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Icons of change: brand identities that champion Earth

More than ever, environmental concerns dominate global discourse. With businesses all over the globe having committed to a cleaner, greener future, it’s no surprise that in recent years, brands have turned into spokespersons for the state of the planet.

As we inch closer to the significant year 2030 milestone scientists have advocated for, many high-profile brands aren’t just talking about sustainability—they’re weaving it into the fabric of their identities.

What better way to communicate their intent to make a difference than by creating bold and strategic changes to their logos and packaging? By capitalising on a name, emblem, or feature consumers are already familiar with, some of the most influential brands are transforming their identities to champion environmental causes and drive positive change.

WWF’s vanishing panda

Source: WWF

On World Wildlife Day 2021, the World Wildlife Fund (WWF) launched a powerful visual message—one depicting the stark reality we could soon face on this planet. The organisation debuted a new logo without the iconic panda; the dramatic change highlighting the critical issue of biodiversity loss. 

While temporary, the absence of the panda symbolised the rapid disappearance of wildlife, serving as a stark reminder of the urgent need for conservation efforts and the importance of protecting endangered species.

Coca-Cola’s ‘Recycle Me’ campaign

Source: Ogilvy

If there’s one thing we’d associate with landfills and ocean pollution, it’s the plastic bottle. To lessen the footprint of the familiar villain, Coca-Cola launched the ‘Recycle Me’ campaign, created by Ogilvy, hoping to promote sustainable behaviour among buyers. 

The company redesigned its iconic emblem into one that resembled a crushed can with the simple message “Recycle Me,” encouraging consumers not to simply toss empty Coke bottles in the trash. 

The deceptively simple tweak sent an instant message that resonated worldwide, engaging consumers in the recycling process and fostering a culture of sustainability.

Sprite’s transition to clear bottles

Sprite, another product in the company’s lineup, has embraced transparency in the name of environmental conservation. Historically packaged in green bottles, Sprite transitioned to clear plastic bottles in 2020 to enhance recyclability. 

In the past, the beverage’s green bottles posed challenges for recycling processes. Now, the clear bottles stand a higher chance of being re-used, supporting a circular economy that tackles climate change while still serving up the same, enjoyable taste.

Lacoste’s endangered species logos

Source: IUCN SOS

Think of Lacoste, and you’d picture the brand’s signature crocodile logo. To raise awareness about endangered species, the fashion brand partnered with the International Union for Conservation of Nature’s Save Our Species (IUCN SOS) to temporarily replace the iconic animal with ten others. 

From the Vaquita to the Sumatran Tiger, each of the limited-edition polo t-shirts featured one of the endangered animals, turning every customer into a walking billboard while financially supporting real-world conservation projects through sales.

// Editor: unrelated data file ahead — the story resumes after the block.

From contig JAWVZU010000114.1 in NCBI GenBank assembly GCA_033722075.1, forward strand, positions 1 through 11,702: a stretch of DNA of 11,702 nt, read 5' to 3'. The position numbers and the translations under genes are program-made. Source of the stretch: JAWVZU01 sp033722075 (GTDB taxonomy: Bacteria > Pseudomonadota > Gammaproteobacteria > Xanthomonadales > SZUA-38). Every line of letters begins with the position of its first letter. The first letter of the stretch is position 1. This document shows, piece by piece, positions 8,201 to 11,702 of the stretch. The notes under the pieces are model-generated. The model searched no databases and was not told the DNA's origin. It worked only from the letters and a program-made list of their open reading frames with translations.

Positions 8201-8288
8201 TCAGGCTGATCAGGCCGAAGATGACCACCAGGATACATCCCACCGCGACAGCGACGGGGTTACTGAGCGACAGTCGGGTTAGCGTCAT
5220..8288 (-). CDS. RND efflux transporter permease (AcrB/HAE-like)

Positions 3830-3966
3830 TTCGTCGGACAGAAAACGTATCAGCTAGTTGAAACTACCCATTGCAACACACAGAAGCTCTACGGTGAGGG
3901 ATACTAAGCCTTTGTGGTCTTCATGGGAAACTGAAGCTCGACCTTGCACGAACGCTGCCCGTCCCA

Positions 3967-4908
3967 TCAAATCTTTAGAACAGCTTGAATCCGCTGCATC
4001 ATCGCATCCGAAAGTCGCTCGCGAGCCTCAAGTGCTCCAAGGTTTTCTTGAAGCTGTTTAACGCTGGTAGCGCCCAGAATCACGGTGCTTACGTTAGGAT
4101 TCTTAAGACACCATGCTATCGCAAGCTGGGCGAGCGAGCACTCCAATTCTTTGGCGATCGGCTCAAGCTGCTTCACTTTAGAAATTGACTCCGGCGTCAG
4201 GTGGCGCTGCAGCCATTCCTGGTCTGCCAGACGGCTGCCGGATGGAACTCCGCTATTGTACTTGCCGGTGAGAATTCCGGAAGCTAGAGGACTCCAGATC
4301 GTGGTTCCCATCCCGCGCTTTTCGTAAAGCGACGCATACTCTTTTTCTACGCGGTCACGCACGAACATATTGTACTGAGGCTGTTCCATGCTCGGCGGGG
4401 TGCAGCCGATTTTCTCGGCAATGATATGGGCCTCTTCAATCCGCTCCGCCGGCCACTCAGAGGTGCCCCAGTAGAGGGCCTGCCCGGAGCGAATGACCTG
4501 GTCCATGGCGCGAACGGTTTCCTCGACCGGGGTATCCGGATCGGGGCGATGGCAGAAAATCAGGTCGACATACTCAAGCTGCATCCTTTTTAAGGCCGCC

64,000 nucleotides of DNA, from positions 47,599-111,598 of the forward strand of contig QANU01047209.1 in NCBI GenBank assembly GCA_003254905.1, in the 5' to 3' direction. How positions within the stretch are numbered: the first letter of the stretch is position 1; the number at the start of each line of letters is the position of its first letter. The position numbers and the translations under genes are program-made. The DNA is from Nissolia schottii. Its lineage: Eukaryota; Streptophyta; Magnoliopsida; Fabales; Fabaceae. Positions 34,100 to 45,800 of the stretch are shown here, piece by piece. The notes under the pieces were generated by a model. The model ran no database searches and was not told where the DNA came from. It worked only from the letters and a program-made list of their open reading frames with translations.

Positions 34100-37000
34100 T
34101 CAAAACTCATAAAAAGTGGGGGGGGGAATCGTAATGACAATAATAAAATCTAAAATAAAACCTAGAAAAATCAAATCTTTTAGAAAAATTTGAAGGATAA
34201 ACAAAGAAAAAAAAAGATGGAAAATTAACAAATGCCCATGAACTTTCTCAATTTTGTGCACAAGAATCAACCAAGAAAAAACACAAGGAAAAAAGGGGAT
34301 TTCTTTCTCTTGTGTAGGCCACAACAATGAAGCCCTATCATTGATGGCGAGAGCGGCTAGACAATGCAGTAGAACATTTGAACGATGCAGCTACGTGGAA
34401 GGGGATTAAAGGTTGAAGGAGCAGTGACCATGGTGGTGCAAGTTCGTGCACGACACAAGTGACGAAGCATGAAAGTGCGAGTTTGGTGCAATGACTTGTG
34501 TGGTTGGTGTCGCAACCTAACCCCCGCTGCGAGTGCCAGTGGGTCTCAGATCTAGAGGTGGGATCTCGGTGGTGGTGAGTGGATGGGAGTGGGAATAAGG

The broader impact​

These brands exemplify how well-known identities can be used to champion Environmental, Social, and Governance (ESG) values. With just a single change to their overall look, companies can raise awareness, inspire action, and support eco-friendly efforts.

Publicis Norway’s climate-changed UN logo

As a creative agency, we play a critical role in developing a brand’s sustainability message. For instance, before COP28 in 2023, designers from Publicis Norway took on a passion project to redesign the United Nations logo.

At first glance, the emblem may seem no different, but take a closer look and you’ll see that it reflects the anticipated impact of rising sea levels due to climate change.

The altered logo —which is updated online in real time—depicts the familiar atlas partially submerged, conveying the urgent threat posed by global warming. By altering such a recognisable symbol in a novel way, the campaign succinctly underscores the necessity of taking immediate action.

How brands can effect change with ESG-centric branding

Source: WWF

In a world where each and every brand has a voice, companies hold power in shaping public perception and driving societal change. By embracing ESG-centric branding, companies can make a substantial impact on Mother Earth in myriad ways. 

One such option is by leveraging iconic elements, in which brands utilise well-known components, such as logos and packaging, to convey messages that effectively raise awareness.

Next, clear and compelling calls to action, like Sprite’s transition to clear bottles, can inspire consumers to adopt more sustainable practices, while collaborating with reputable organisations, such as IUCN SOS, enhances the credibility of an enterprise’s initiatives. 

By integrating ESG principles into key messaging, brands can play a pivotal role in promoting environmental sustainability and addressing climate change. Through innovative campaigns and strategic collaborations, companies can leverage their influence to foster positive change and build a more sustainable future.


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